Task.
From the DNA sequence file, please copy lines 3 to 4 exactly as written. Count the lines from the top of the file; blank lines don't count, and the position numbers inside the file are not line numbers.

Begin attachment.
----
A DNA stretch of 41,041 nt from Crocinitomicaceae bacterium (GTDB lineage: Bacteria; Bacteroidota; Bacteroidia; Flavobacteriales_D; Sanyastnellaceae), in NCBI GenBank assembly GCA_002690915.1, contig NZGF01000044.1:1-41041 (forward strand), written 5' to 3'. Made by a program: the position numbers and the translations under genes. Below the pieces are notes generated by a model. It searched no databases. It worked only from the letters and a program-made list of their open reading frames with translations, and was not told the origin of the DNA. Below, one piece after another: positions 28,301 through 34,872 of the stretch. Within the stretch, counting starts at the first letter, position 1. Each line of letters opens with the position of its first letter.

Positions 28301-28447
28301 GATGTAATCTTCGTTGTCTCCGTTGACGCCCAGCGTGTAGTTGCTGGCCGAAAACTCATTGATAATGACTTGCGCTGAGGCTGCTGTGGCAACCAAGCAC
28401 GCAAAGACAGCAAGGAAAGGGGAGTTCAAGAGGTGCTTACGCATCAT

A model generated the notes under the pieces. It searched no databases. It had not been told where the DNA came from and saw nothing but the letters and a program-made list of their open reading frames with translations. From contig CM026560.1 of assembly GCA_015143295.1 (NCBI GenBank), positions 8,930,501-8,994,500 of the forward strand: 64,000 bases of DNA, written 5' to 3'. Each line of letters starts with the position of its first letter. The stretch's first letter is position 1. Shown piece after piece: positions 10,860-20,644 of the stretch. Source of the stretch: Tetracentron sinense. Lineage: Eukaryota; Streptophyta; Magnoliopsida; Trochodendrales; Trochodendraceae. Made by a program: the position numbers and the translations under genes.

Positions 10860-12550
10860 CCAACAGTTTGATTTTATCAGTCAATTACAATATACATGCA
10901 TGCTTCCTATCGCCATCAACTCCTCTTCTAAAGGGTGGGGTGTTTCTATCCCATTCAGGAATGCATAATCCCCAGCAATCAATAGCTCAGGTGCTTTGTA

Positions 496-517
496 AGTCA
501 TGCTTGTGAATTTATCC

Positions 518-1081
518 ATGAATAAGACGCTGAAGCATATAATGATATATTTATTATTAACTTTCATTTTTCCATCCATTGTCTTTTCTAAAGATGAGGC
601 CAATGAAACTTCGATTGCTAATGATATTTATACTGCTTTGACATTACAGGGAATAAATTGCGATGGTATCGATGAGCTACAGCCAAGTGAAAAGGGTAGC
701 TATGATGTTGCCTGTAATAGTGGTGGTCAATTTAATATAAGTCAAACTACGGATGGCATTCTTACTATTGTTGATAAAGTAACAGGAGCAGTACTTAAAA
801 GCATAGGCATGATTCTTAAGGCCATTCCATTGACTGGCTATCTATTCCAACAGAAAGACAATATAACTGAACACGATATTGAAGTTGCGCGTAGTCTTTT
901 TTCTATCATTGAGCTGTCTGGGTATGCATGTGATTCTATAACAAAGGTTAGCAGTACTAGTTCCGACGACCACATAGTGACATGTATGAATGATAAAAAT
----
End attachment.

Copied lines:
28301 GATGTAATCTTCGTTGTCTCCGTTGACGCCCAGCGTGTAGTTGCTGGCCGAAAACTCATTGATAATGACTTGCGCTGAGGCTGCTGTGGCAACCAAGCAC
28401 GCAAAGACAGCAAGGAAAGGGGAGTTCAAGAGGTGCTTACGCATCAT